1. Hm, I could understand somehow. There’s no doubt the anime has good production, and the storyline is not bad (I quite enjoyed the manga), but recenlty I have been feeling more…cold on this one. Maybe because it is very interesting to read at the first time, but when you really think about it later, there’re just so many things that challenge my suspension of disbelief (the kid is so smart they’re barely human as some points, demon sure teaches children very good skills and knowledge etc…)

    For the 3 main character, well, you’re right. They are cardboard cut out. Enma is the idiot, idealistic shounen protagonist (even though she’s female and apparently quite a prodigy too), Ray is that always gloomy, cynical and snarky friend of protagonist, like Sasuke (even their hair style is the same), and Norman is the perfect, smart guy that somehow not the main character… I don’t mind cardboard cut-out very much, really, as long as the story still captures my interest, but it’s true that it’s hard to write very convincing character conflict between them.

  2. I completely agree with you. It’s a “good” show in that it’s generally not exploitive (well, except for Sister Krone), its production values are largely excellent, and the material certainly seems like it SHOULD be engrossing.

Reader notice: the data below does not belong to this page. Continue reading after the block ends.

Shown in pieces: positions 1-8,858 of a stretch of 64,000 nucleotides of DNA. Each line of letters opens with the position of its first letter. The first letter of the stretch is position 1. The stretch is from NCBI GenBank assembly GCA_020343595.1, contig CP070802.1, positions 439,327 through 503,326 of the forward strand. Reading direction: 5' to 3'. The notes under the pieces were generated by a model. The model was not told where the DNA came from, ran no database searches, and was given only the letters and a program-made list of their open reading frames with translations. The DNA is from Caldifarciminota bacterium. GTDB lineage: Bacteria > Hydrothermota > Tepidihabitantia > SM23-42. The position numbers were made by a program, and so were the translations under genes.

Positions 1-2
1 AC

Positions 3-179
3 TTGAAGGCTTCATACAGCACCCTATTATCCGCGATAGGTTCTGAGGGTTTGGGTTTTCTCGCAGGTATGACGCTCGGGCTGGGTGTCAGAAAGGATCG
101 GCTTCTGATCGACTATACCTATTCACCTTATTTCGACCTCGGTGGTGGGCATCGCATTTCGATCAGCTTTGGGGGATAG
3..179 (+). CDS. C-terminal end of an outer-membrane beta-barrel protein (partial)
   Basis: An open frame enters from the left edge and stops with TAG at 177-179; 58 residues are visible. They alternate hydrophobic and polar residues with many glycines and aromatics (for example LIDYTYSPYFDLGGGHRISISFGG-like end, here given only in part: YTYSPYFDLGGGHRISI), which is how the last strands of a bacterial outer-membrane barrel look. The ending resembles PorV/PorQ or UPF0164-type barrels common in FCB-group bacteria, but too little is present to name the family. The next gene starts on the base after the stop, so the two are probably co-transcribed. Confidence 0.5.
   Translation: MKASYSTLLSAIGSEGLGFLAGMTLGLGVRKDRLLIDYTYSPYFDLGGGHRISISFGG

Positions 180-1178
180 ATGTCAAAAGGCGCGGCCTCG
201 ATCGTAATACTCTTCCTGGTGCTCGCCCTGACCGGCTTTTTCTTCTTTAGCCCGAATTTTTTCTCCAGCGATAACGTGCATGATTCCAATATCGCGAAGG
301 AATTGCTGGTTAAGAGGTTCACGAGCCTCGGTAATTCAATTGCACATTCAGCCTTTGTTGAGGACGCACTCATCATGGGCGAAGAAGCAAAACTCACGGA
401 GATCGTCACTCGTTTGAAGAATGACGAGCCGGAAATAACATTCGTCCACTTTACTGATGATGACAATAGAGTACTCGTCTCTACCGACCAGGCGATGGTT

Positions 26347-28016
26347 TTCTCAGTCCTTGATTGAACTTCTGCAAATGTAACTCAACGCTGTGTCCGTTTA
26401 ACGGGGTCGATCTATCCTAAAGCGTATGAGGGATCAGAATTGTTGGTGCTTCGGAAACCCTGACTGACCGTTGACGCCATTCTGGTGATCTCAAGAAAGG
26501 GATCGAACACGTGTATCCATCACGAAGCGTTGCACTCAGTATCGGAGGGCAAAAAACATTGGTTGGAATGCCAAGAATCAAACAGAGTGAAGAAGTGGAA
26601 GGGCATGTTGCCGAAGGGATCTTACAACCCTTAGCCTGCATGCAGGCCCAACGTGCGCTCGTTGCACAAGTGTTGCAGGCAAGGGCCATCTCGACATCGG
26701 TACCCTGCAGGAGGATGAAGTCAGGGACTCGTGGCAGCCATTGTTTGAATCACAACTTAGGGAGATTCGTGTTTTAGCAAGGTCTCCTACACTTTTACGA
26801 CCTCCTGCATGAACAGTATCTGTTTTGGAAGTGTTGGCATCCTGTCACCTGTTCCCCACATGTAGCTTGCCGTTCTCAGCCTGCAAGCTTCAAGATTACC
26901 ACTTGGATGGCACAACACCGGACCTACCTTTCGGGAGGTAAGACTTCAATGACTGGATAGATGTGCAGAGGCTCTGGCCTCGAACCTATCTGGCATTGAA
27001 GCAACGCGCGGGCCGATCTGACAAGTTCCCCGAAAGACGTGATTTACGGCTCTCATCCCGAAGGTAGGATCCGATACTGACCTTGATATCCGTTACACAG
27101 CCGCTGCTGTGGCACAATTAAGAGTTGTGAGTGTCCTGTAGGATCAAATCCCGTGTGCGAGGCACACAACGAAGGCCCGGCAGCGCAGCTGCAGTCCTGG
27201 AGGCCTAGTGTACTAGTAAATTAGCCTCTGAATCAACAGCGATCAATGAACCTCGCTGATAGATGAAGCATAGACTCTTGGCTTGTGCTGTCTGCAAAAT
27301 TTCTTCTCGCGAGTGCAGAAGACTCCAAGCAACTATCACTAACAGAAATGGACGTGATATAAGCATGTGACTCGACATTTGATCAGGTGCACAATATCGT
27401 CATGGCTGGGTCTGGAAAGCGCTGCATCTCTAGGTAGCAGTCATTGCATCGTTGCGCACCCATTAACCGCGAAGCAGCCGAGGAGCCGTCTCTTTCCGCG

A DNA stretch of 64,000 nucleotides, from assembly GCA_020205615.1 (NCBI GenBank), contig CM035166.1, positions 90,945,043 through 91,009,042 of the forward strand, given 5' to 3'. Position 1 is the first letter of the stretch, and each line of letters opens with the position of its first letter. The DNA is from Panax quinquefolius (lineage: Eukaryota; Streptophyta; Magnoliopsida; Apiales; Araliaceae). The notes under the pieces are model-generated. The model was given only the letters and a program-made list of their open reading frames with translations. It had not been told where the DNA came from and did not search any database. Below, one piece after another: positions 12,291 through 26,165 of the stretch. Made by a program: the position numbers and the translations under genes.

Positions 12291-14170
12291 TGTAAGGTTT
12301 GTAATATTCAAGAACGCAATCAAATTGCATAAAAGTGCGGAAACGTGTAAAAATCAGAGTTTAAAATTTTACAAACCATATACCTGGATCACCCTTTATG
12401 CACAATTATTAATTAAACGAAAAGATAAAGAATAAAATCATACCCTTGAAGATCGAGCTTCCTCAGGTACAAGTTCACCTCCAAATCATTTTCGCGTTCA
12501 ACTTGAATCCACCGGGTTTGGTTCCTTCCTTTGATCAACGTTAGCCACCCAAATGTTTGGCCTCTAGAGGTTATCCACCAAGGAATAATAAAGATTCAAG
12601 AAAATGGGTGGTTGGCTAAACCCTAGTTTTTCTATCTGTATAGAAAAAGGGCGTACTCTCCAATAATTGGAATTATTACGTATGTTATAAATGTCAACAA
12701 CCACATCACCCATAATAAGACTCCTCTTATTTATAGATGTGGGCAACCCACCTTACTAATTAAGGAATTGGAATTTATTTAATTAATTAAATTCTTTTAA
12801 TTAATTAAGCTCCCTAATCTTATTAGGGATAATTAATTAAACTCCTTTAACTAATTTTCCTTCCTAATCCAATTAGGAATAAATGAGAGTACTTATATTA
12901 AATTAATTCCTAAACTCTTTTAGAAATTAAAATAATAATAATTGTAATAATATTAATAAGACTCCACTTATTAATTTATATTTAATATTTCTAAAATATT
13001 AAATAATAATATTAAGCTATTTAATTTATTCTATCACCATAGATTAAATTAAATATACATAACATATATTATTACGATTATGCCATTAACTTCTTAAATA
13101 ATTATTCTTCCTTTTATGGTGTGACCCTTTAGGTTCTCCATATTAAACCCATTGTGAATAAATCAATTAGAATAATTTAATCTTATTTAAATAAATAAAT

But the story just isn’t being told in an engaging fashion with, as you note, so much of it constantly being explained by 11-year-olds who frequently sound like they’re 35!

    I’ll keep watching it, because there’s a chance it improves, and it certainly doesn’t offend me (well, except for Sister Krone!), but my expectations for it at this point are pretty low.

  3. I don’t feel the same as you do, but I certainly understand where you come from, so thanks for laying your reasoning out.

    As an aside, what does your last line mean — did a joke just fly over my head?

  4. This is feeling to me like if Made in Abyss had spent its first 6+ episodes on Riko trying to escape her orphanage. I’m still waiting for the kids to see the outside world that was spoiled way back in episode 1.

    Seems each character’s brainpower spikes and plummets as the plot demands. Here we see Ray, one of the genius trio, falling for the most obvious trick in the book, even after having it explained to him.

    Norman also has double-standards when it comes to judging Ray’s intentions vs Isabella’s. When Ray tips them off, he must be trying to help them, but when Isabella tips them off, she must be trying to intimidate them.

    I’m still hoping for the ‘Isabella is secretly helping’ twist, but I’m starting to lean towards this just being a classic case of an author trying to write ‘smart’ characters by having them always jump to the correct conclusions, critical thinking be damned.

    1. well ray and mom are two different people with different motivations. I don’t think it’s a double standard.

      the plot is interesting but the characters aren’t pulling me in. I can agree on that. It’s still enjoyable enough for me to continue watching though.